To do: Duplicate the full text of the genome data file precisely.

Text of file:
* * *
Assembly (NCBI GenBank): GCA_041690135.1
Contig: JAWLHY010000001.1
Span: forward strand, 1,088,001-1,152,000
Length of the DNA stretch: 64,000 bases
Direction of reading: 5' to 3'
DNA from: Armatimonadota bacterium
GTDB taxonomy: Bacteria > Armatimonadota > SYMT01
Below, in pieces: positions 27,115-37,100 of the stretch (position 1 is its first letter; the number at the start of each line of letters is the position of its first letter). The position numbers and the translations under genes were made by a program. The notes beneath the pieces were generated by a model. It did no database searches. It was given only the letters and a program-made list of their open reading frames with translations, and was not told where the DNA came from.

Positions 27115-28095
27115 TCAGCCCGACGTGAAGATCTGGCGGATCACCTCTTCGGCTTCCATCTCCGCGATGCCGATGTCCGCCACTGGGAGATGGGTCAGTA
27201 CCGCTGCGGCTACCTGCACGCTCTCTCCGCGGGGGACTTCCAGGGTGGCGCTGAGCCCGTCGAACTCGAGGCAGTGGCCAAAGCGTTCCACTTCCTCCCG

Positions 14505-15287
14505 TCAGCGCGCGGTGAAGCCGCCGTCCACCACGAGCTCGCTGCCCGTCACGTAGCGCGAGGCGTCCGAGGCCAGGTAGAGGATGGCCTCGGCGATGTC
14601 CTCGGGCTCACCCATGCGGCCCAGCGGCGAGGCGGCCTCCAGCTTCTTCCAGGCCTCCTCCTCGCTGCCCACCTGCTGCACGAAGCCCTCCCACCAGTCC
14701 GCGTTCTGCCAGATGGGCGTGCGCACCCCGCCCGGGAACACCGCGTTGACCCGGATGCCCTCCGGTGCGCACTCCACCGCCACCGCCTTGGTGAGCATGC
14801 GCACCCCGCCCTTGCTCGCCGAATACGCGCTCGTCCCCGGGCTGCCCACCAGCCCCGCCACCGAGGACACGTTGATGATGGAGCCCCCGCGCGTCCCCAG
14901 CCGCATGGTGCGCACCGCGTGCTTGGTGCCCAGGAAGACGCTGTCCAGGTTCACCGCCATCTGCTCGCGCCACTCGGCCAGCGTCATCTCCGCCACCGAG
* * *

Assembly (NCBI GenBank): GCA_041690135.1
Contig: JAWLHY010000001.1
Span: forward strand, 1,088,001-1,152,000
Length of the DNA stretch: 64,000 bases
Direction of reading: 5' to 3'
DNA from: Armatimonadota bacterium
GTDB taxonomy: Bacteria > Armatimonadota > SYMT01
Below, in pieces: positions 27,115-37,100 of the stretch (position 1 is its first letter; the number at the start of each line of letters is the position of its first letter). The position numbers and the translations under genes were made by a program. The notes beneath the pieces were generated by a model. It did no database searches. It was given only the letters and a program-made list of their open reading frames with translations, and was not told where the DNA came from.

Positions 27115-28095
27115 TCAGCCCGACGTGAAGATCTGGCGGATCACCTCTTCGGCTTCCATCTCCGCGATGCCGATGTCCGCCACTGGGAGATGGGTCAGTA
27201 CCGCTGCGGCTACCTGCACGCTCTCTCCGCGGGGGACTTCCAGGGTGGCGCTGAGCCCGTCGAACTCGAGGCAGTGGCCAAAGCGTTCCACTTCCTCCCG

Positions 14505-15287
14505 TCAGCGCGCGGTGAAGCCGCCGTCCACCACGAGCTCGCTGCCCGTCACGTAGCGCGAGGCGTCCGAGGCCAGGTAGAGGATGGCCTCGGCGATGTC
14601 CTCGGGCTCACCCATGCGGCCCAGCGGCGAGGCGGCCTCCAGCTTCTTCCAGGCCTCCTCCTCGCTGCCCACCTGCTGCACGAAGCCCTCCCACCAGTCC
14701 GCGTTCTGCCAGATGGGCGTGCGCACCCCGCCCGGGAACACCGCGTTGACCCGGATGCCCTCCGGTGCGCACTCCACCGCCACCGCCTTGGTGAGCATGC
14801 GCACCCCGCCCTTGCTCGCCGAATACGCGCTCGTCCCCGGGCTGCCCACCAGCCCCGCCACCGAGGACACGTTGATGATGGAGCCCCCGCGCGTCCCCAG
14901 CCGCATGGTGCGCACCGCGTGCTTGGTGCCCAGGAAGACGCTGTCCAGGTTCACCGCCATCTGCTCGCGCCACTCGGCCAGCGTCATCTCCGCCACCGAG